Leading Change - It's Not About You

A certain supervisor was assigned to a larger territory as a promotion for the job he had been doing. His biggest challenge was to help the largest flagship restaurant fully develop their concept and start to make headway on service, quality, and revenue.

This store had a staff that was proud of their status. They had a unique concept, the biggest facility, and received lots of attention. Yet they fell short on fully realizing their potential. It was up to him to get them performing at a higher level.

As he entered on his first day, the staff and management already been told what was going on in the company restructuring, he started to reach out to the team. He already had a decent rapport with the managers, but he knew the front line managers and staff would be the key to moving things forward. As he feared, he was met with skepticism and resistance.

It was in talking with one of the key team leaders there that turned things around. Sherri was a very sharp young woman who had a great deal of influence in the team. The supervisor started to chat with her about some things, when Sherri asked point blank, "So what changes are you going to make?" Without hesitating the supervisor replied, "I don't know. What changes would you like to see made?"

In an instant, Sherri lit up and started pouring her heart out. She had great ideas, and an enthusiasm that flowed knowing she had an audience. That supervisor discovered that it didn't matter what he wanted to do; all that mattered to Sherri was fixing what she saw were the issues, and hearing her solutions.

It was at that moment that the supervisor realized:

Change may begin with me.  Successful change ends with others.

What sets apart the great leaders of change is they see others as the change agents. It's not up to themselves to make it happen, but to everyone else. It's just their responsibility to get everyone rolling in the right direction.

There were many valuable lessons this young man learned in that quick interaction as well:

  • Interact with everyone. It's such a basic leadership practice that seldom gets off the ground. People want to know who they're working for, and what to expect. Only by face to face interaction will those anxious moments be put to rest.
  • Value their input. Sherri was undoubtedly dismissed in her previous attempts to give her opinion. Staff know what is going on in some ways much more keenly than those they report to. They see the way to address service and quality issues that go beyond the financials and the corporate initiatives. Ask, and be ready to listen.
  • Put it out there that you don't have all the answers. While this supervisor knew conceptually what needed to be done, he never worked first hand in the execution. He was not the expert, but he realized that the team there was. When he admitted he didn't know what to change, he let down his guard and broke down the walls that the staff put up in their defense. There became an openness and reliability that enabled them to interact and work together.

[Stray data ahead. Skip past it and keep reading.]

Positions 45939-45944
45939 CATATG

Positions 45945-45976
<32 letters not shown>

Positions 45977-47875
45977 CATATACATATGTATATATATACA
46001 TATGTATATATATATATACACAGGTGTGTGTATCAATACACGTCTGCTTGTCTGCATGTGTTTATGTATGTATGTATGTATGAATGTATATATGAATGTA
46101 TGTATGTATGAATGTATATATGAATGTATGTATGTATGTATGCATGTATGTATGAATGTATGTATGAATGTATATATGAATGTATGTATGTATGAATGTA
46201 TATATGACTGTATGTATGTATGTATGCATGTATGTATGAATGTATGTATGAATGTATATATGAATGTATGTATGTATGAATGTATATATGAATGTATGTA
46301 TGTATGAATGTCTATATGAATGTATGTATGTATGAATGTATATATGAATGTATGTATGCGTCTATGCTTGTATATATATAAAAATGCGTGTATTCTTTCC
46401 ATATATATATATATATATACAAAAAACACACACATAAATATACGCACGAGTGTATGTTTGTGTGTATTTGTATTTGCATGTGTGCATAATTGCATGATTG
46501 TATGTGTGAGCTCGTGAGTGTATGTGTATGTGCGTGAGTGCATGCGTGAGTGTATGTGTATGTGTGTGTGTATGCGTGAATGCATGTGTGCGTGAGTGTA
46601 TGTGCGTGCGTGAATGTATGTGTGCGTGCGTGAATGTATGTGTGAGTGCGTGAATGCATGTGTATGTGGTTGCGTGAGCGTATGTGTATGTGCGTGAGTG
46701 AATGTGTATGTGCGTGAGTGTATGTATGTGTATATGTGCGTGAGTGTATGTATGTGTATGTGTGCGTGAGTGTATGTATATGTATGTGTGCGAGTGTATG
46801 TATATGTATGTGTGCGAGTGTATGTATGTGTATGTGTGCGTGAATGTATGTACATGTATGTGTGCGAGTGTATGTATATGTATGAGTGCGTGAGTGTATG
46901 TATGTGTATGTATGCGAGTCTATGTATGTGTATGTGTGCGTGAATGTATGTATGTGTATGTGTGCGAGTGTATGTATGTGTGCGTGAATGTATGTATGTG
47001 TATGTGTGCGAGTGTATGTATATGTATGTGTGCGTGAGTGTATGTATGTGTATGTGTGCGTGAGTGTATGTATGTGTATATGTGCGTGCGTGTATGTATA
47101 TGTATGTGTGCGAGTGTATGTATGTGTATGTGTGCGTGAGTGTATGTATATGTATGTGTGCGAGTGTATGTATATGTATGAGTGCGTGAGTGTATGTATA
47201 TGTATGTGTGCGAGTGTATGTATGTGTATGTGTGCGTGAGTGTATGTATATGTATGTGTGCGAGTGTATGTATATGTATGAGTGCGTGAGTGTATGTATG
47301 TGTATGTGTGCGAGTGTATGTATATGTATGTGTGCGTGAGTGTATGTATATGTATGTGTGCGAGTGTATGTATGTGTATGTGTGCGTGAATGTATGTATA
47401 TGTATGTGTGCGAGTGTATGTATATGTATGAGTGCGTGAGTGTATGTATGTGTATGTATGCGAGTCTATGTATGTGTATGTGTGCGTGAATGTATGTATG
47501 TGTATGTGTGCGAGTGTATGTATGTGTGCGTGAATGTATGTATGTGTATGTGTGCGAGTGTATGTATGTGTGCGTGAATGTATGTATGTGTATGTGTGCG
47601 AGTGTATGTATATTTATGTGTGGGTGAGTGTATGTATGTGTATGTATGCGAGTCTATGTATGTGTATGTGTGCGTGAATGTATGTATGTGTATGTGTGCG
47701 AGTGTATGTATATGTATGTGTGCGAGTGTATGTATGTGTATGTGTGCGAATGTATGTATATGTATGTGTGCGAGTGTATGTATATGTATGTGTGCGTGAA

• Make everyone know you're on the same team. In admitting he didn't have the answers, he also told Sherri, and everyone else, that he needed their help. The entire crew knew that things needed improvement, but they weren't ready for someone else to make them change. When they realized he had the same common goals, they started to feel a sense of empowerment that strengthened their passion and removed the defensiveness.
  • Learn when to pull back. This supervisor had a general plan on what to change. But he was willing to pull it back a bit when pressed for answer. Once he learned that there were other great solutions, he then dovetailed their ideas into his and was able to make sweeping changes that had solid buy-in from the team.

Many of Sherri's ideas came to fruition there, and she eventually rose into a successful management role in her own right. The team over time became a strong operation and excelled in service to the point of being duplicated in the marketplace and receiving reviews in trade journals.

Had this young man plowed through his own ways, the team would not have succeeded. He would have had a frustrating time in his new role. And Sherri may not have moved up in the company. He learned what renowned chef Mario Batali states:

"One of the most important leadership lessons is realizing you're not the most intelligent person in the room at all times."

How have you generated change by making others central to the process? We'd love to hear the stories!



(image courtesy www.dict.space.4goo.net)

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